Instead of focusing on how much it would cost to have a regularly scheduled technician visit, the bigger question is how much would it save in lost productivity, emergency issues and employee morale.  There are no long-term contracts required and discounts for prepaid block-time are available.  Why not try it for two or three months and see if you can see the difference?

Year End Technology Planning

iStock_000013935368XSmallOnsite Logic recently had the opportunity to sit down with Brian Nail with Nail CPA Firm, LC to discuss year end technology planning.

Onsite Logic: Brian, most of our clients are small business owners.  What should they be considering in terms of technology spending as year end approaches?

Nail: Technology investments are often major expenses for a small business.  Basically, most business owners are faced with two questions. First, are these expenses that I will need to incur in the near future?  Second, am I better off paying for those expenses in this year or next?

Assuming that they need to incur the expense, the only way to answer the second question is to look at a couple of different factors, including profitability and tax law changes.

Usually, businesses have about the same level of profit each year.  There may be some growth or some slight business slow down, but usually the difference between years is not really that significant.

In 2012, businesses, generally, can immediately expense the full cost of IT equipment that they purchase under the special bonus depreciation rules.  This is better than the Section 179 expense rules because there is no limitation based on income and means that they can get the full benefit of the expense in this year instead of needing to spread it out over three to five years.

Unfortunately, we may be looking at the last chance to take advantage of bonus depreciation.  It is set to expire at the end of this year unless Congress decides to extend it into 2013.  Beginning January 1, 2013, businesses might be required to depreciate those very purchases they were able to expense if they were simply made the day before.  We just don’t know what Congress is going to do at this point.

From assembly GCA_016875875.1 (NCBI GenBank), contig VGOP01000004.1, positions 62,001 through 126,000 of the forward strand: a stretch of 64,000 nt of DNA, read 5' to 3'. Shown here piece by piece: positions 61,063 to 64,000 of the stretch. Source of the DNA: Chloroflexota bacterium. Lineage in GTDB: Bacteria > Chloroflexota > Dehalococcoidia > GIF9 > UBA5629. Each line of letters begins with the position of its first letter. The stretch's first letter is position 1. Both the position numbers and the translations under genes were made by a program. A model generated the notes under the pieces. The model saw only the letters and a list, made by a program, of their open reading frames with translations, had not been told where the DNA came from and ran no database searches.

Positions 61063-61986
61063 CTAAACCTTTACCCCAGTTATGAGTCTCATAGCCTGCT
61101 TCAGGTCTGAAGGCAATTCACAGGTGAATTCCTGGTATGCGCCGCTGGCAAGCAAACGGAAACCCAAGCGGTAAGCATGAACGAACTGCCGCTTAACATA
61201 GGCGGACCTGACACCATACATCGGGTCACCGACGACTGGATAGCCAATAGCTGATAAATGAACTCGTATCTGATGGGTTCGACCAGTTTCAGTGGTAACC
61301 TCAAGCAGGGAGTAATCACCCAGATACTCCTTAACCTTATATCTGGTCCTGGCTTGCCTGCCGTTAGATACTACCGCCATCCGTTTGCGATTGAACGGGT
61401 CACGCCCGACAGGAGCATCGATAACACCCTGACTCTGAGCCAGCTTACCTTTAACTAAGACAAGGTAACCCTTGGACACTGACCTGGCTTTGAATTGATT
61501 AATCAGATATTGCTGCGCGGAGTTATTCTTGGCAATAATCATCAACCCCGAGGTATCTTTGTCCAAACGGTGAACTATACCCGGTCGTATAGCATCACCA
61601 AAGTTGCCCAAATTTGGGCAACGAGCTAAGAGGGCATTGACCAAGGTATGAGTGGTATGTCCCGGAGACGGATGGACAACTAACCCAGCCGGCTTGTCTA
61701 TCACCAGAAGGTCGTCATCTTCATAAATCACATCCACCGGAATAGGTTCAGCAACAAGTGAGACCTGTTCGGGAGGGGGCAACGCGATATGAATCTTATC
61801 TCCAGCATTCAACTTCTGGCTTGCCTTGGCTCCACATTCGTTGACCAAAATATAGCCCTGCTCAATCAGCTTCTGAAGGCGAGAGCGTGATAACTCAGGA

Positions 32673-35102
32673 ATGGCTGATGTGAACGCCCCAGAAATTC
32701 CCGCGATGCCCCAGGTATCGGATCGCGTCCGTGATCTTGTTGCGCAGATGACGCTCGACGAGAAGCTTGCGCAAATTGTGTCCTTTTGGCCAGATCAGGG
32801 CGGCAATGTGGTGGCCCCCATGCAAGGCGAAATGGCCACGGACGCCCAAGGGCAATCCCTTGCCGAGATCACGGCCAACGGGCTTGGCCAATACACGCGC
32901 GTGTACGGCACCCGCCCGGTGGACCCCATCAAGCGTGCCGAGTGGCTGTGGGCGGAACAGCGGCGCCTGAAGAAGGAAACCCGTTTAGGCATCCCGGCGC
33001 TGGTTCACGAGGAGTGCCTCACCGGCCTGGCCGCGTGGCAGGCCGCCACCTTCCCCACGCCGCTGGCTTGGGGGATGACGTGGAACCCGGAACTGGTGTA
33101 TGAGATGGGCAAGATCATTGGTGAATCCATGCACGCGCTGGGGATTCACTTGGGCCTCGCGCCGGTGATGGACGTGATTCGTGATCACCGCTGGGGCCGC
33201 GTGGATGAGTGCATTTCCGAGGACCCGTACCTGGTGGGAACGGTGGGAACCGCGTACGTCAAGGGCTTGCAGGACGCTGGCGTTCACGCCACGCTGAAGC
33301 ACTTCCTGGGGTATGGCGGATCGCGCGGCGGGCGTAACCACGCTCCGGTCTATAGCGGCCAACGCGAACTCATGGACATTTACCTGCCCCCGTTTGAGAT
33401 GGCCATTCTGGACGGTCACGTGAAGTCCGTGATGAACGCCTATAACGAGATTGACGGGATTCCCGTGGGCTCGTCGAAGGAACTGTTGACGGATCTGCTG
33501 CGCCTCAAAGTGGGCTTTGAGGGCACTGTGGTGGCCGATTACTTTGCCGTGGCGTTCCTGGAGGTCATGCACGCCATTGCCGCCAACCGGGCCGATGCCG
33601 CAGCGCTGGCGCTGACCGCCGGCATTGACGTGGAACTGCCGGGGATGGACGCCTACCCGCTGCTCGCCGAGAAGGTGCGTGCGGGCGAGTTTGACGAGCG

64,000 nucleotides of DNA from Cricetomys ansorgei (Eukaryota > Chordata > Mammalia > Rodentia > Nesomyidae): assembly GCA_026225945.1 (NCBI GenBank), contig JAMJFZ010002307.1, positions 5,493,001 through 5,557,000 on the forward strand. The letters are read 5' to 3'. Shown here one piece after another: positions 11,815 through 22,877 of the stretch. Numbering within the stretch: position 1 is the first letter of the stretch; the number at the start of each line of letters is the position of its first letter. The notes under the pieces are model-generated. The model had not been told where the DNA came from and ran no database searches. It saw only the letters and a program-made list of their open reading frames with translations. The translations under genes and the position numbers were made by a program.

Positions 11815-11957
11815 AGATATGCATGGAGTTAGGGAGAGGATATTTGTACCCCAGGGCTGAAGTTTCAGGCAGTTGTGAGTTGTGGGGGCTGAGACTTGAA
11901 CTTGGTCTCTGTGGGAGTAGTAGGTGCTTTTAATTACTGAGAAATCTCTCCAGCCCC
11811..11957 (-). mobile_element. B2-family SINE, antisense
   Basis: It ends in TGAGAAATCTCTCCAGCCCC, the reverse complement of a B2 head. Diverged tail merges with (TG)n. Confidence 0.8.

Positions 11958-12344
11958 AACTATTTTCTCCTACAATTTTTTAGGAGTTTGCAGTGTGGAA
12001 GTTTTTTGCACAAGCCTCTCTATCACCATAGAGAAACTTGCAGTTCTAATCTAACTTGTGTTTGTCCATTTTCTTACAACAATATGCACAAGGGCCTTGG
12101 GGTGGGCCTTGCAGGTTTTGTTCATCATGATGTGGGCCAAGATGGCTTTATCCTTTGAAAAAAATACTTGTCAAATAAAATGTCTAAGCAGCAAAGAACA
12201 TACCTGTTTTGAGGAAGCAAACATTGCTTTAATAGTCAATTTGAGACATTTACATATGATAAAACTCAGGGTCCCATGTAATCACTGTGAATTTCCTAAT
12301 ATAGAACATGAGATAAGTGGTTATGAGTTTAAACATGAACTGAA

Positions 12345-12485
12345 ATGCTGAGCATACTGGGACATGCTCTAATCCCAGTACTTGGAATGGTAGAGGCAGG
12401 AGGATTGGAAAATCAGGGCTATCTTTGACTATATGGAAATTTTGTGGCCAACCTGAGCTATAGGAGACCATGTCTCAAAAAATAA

Onsite Logic: Are there any other special provisions for 2012 or 2013 that business owners should keep in mind?

Nail: There are recently some big changes in the State laws.

For those in Kansas, if they are an LLC, Partnership, S Corporation or Sole Proprietor, Income Taxes change drastically in 2013.  Business  income, other than wages, that flows through to  business owners is not taxed by Kansas beginning in 2013. While this is good news, it also means that business owners should consider maximizing their deductions in 2012 if at all possible.  Accelerating technology improvement or upgrades into 2012 are a great way to do this.

Here is how it works.  Let’s say a business has net earnings of $100,000 in 2012 and they are a Kansas LLC treated as an S Corporation.  Let’s also say they need to buy 20 computers with software, installation, etc., each costing $1,500 prior to year end.    That could be treated as $30,000 in immediately deductible expense.  If they make the expenditure in 2012 they would pay  taxes on only $70,000.  If they earn the same amount in 2013 and make the purchase then, they lose the benefit of the State income tax deduction because none of the business income will be taxed anyway.   Assuming that the 6.45% Kansas tax bracket applies, waiting until 2013 just cost them $1950 by not making the purchase in 2012.

Onsite Logic: Do they have to have the cash to claim the expense?